Disaster-prone Asia must not cut corners on critical infrastructure

by Mami Mizutori | UNISDR
Tuesday, 11 September 2018 09:23 GMT

A man removes muddied beddings from a hospital ward which was damaged by flooding in Srinagar September 21, 2014. REUTERS/Danish Ismail

Image Caption and Rights Information

* Any views expressed in this opinion piece are those of the author and not of Thomson Reuters Foundation.

Damage to critical infrastructure is escalating the global cost of extreme weather, earthquakes and tsunamis

Much of the success in reducing mortality from disasters across Asia and the Pacific, particularly in the case of storms and floods, is due to improvements in early warning systems, weather forecasts and timely evacuations. This is a significant achievement.

However, while one can evacuate people, it is impossible at short notice to relocate critical infrastructure such as schools, health facilities, roads, airports, railways, nuclear power plants or manufacturing facilities which end up in harm’s way.

Damage to critical infrastructure is escalating the global cost of extreme weather events, earthquakes and tsunamis, but countries in Asia and the Pacific are suffering inordinately as the level and intensity of disaster events across the region continually raises the bar for resilience.

A new study demonstrates, for example, that more than 75 percent of the 4,862 fatal landslides recorded worldwide between 2004 and 2016 occurred in Asia. Climate change and its impact on regional rainfall patterns is likely a factor in this, along with rapid population growth and unplanned urbanization.

Robust economic growth and development gains across the region are threatened by the fact that Asia typically accounts for some 80 percent of major reported disaster events annually. The Asian Development Bank estimates that the region is hemorrhaging direct physical losses of $126 million every day as a consequence of extreme weather events and geophysical hazards.

Concern about economic losses from the failure of critical infrastructure is what should be driving a more risk-informed approach to managing the built environment. After all, a natural hazard only turns into an extensive disaster event when it impacts on a human settlement where insufficient measures have been taken to avoid or mitigate such an outcome.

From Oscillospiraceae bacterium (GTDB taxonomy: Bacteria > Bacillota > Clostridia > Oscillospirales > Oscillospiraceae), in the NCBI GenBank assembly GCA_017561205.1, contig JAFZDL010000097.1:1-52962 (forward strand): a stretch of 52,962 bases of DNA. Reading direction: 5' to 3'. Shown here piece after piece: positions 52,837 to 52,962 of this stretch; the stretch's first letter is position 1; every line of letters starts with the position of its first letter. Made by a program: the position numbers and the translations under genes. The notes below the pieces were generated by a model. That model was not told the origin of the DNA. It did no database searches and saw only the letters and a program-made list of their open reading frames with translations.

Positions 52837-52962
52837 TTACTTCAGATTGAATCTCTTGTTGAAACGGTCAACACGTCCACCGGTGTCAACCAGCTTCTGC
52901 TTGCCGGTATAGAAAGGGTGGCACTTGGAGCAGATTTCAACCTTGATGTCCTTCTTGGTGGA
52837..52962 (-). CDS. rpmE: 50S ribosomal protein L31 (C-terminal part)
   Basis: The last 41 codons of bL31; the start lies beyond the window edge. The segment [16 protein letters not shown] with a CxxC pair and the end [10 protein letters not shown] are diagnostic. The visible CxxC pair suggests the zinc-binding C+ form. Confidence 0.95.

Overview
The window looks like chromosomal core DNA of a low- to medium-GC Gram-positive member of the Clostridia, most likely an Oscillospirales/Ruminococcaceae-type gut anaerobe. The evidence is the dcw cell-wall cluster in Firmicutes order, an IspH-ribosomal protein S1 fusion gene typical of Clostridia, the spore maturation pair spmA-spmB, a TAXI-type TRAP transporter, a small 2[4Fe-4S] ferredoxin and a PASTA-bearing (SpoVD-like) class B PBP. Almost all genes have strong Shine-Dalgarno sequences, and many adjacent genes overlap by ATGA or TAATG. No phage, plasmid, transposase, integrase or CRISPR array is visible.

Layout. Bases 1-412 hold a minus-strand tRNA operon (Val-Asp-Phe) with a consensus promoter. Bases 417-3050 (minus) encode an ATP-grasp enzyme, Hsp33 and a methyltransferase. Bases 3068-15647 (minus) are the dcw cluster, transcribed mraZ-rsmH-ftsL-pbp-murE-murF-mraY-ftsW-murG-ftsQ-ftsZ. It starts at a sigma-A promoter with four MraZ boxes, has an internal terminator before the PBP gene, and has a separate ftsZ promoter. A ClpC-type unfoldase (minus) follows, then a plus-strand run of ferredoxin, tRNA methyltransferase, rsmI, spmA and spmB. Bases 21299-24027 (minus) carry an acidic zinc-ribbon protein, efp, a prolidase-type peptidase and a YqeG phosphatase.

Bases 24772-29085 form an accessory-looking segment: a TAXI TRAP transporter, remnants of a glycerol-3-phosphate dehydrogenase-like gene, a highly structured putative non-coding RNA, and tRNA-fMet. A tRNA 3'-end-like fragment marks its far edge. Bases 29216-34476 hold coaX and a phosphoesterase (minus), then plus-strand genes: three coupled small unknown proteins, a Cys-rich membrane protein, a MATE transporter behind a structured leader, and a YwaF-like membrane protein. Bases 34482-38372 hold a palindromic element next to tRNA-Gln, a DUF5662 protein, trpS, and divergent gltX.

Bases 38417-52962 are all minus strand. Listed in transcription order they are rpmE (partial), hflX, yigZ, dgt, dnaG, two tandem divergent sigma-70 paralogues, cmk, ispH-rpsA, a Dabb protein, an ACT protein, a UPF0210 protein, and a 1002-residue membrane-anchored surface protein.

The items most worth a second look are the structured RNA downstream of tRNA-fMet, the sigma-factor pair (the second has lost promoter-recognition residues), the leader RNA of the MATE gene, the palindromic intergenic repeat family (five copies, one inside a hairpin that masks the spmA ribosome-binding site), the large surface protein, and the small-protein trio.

We need to remember that disasters are a combination of natural hazards, exposure and vulnerability.

The extent to which corners are often cut by the construction industry and those with planning oversight were revealed by the floods that hit South Asia last year, which saw buildings collapse, road and transport systems flooded, and schools and hospitals damaged and destroyed.

There can be many interlocking factors that explain such outcomes. But at the heart of the matter is poor governance, failing to ensure best practice is followed in land use and building regulations enforced.

The most expensive piece of infrastructure is the one that must be replaced because it did not meet the standard required to match the risk profile of the area where it was located.


This plain truth was revealed in spectacular fashion when major floods hit Thailand in November 2011. It is probable that few of the companies that built factories on the floodplains of the Chao Phraya River were fully aware of the risks they faced.

As the UN Office for Disaster Risk Reduction commented in its 2015 Global Assessment Report, “Flood risk in the basin had never been modelled, and the scale of the disaster took global businesses, the government and the insurance industry by surprise. Rippling through global supply chains, the disaster affected production around the world and resulted in massive losses.”

The adoption of a global plan to reduce disaster losses - the Sendai Framework for Disaster Risk Reduction - by all U.N. member states was a key moment in the fight to raise awareness of the simple fact that such losses can be avoided if disaster risk is factored into key decision-making on new construction and the expansion and maintenance of existing facilities.

It is human nature to discount risk to a certain degree. People’s choice of where to live and work is often constrained by social and economic factors, including a lack of access to safe housing and the need to be close to employment opportunities.

Ultimately, it is the responsibility of national and local governments to ensure that taxpayers’ money is spent wisely on critical infrastructure which will continue to function and serve those in need once the storm has subsided, the flood receded or the after-shocks have ceased.

Furthermore, in the spirit of the Sendai Framework which calls for an all-of society approach, the private sector also needs to sign up to the cause.

*Mami Mizutori is the Secretary-General’s Special Representative for Disaster Risk Reduction and the head of the UN Office for Disaster Risk Reduction.

On Sept. 12, she will give a keynote speech on “Mapping a Path to Regional Resilience” at the World Economic Forum on ASEAN in Hanoi.

The Thomson Reuters Foundation is reporting on resilience as part of its work on zilient.org, an online platform building a global network of people interested in resilience, in partnership with The Rockefeller Foundation.


Our Standards: The Thomson Reuters Trust Principles.